Austenite to Ferrite Transformation Kinetics During Continous Cooling
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AUSTENITE TO FERRITE TRANSFORMATION KINETICSDURING CON'ITNUOUS COOLING
M. Militzer, R. Pan& and E.B. HawboltThe Centre for MetallurgicalProcess Engineering, University of British Columbia, 2 Vancouver, Canada V6T 1 4'
Abstract The austenite decomposition has been investigated in a hypo-eutectoid plain carbon steel under continuous cooling conditions using a dilatometer and a Gleeble 1500 - thennomechanical simulator. The experimental results were used to verify model calculations 4 based on a fundamental approach for the dilute ternary systeitiiF e - C - E The austenite to ferritc transformation start temperature can be predicted from a nucleation model for slow cooling rates. The formation of ferrite nuclei takes place with equilibrium composition on austenite grain boundaries. The nuclei are assumed to have a pill box shape in accordance with minimal interfacial energy. For higher cooling rates, early growth has to be taken into account to describe the transformation start. In contrast to nucleation, growth of the ferrite is characterized by paraequilibrium; i.eT only carbon can redistribute, whereas the diffusion of Mn is too slow to allow full equilibrium in the ternary system. However, Mn segregation to the moving femte-austenite interface has to be considered. The latter, in turn, exerts a solute drag effect on the boundary movement. Thus, growth kinetics is controlled by carbon diffusion in austenite modified by interfacial segregation of Mn. Employing a phenomenological segregation model, good agreement has been achieved wt the measurements. ih-'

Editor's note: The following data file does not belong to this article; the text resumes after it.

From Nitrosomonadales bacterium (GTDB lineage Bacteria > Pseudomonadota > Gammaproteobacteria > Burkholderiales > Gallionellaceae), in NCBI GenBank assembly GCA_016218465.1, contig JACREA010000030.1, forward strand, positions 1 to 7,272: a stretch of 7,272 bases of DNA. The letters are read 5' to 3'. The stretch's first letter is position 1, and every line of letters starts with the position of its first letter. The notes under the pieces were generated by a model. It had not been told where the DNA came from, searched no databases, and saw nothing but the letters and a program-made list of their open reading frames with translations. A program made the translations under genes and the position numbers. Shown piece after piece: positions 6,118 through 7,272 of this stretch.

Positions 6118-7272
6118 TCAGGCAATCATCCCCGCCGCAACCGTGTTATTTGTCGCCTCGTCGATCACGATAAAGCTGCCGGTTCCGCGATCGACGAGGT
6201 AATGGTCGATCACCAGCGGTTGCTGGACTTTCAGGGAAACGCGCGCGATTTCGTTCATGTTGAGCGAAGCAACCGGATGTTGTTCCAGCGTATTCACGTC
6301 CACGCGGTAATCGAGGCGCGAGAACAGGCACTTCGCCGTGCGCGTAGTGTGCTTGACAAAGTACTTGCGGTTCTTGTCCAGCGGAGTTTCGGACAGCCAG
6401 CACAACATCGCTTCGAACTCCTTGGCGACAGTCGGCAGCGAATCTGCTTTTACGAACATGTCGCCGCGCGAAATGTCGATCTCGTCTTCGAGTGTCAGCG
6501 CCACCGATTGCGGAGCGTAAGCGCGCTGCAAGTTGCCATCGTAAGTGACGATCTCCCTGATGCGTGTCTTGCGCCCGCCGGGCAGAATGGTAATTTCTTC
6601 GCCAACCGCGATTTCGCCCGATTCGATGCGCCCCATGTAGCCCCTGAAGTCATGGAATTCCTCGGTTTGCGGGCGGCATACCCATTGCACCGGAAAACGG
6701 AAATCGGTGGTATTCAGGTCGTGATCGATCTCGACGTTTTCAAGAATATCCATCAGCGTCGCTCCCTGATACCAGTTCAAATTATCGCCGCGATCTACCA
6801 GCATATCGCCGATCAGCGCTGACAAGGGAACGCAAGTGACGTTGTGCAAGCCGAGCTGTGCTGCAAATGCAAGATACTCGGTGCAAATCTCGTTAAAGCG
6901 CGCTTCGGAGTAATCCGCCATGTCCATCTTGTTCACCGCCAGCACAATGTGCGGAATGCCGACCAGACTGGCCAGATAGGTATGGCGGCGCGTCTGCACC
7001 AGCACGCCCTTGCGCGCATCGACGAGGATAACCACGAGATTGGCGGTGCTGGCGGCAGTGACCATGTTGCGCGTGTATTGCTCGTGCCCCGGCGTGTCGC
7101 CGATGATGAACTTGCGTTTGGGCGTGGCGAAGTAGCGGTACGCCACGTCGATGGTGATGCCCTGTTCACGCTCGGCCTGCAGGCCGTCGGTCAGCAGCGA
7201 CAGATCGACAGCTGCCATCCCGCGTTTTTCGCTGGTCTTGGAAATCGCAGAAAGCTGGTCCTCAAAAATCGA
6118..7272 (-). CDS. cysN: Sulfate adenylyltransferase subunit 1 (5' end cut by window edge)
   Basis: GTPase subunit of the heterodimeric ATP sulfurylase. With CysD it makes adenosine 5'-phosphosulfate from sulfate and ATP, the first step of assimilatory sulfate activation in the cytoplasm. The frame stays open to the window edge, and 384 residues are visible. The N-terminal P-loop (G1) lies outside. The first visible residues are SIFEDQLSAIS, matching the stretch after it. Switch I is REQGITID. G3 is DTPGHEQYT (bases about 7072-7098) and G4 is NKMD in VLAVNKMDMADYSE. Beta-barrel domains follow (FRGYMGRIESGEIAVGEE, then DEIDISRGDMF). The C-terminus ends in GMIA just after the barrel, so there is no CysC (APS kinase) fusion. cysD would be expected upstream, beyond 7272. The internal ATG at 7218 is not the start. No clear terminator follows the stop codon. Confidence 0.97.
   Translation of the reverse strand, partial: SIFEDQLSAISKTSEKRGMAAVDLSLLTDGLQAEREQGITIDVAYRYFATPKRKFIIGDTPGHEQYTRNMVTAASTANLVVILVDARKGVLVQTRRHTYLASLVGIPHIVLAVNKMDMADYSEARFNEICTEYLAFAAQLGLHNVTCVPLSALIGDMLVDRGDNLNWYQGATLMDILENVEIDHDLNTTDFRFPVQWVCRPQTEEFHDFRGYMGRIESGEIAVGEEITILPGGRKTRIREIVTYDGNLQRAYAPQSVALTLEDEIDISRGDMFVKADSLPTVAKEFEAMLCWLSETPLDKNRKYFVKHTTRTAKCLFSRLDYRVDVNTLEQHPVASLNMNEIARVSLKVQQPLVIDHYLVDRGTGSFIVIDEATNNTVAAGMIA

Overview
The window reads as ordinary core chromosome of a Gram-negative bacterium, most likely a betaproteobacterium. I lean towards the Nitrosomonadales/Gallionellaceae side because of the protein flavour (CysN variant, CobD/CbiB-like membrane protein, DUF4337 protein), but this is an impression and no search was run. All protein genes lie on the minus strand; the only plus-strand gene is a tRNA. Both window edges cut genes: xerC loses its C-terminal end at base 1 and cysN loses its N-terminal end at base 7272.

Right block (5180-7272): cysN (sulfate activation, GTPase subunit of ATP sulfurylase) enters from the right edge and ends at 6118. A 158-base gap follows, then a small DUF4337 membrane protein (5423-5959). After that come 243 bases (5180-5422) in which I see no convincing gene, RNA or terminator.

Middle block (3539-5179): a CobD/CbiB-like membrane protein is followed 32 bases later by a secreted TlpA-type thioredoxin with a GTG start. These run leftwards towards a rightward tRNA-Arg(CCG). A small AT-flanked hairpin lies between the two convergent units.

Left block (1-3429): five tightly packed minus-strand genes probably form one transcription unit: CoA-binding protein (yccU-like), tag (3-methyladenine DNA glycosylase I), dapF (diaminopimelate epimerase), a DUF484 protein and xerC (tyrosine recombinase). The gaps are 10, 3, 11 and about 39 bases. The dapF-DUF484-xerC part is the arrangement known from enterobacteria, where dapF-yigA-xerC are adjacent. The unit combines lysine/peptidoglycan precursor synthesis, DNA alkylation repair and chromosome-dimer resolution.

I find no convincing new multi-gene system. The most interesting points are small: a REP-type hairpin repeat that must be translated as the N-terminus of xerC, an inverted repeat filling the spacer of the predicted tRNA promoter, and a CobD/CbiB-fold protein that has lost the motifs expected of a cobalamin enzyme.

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characteristics of the entire transformation process are not yet fully understood. The factors affecting austenite decomposition are chemistry, initial austenite grain size, cooling rate and retained strain. The present paper deals with the austenite-to-ferrite transformation i a low carbon, n plain carbon steel under cooling conditions similar to those obtained on the run-out table of a hot strip mill. A phenomenological model is proposed to describe nucleation and growth of t i type of phase transfornation. hs
Phase transformations in steels have been investigated more extensively than those in any other material and many papers have been published since the 1930s. However, the
resulting in a mean volumetric austenite grain size, d, of 1 8 p ; this grain size is representative of that attained after finish rolling under mill conditions. After this standardized pre-heating schedule, the transformation test was performed by applying the appropriate cooling regime. Three types of cooling procedures were employed with the cooling rate, cp, in austenite being measured at 850C: controlled cooling for low cp (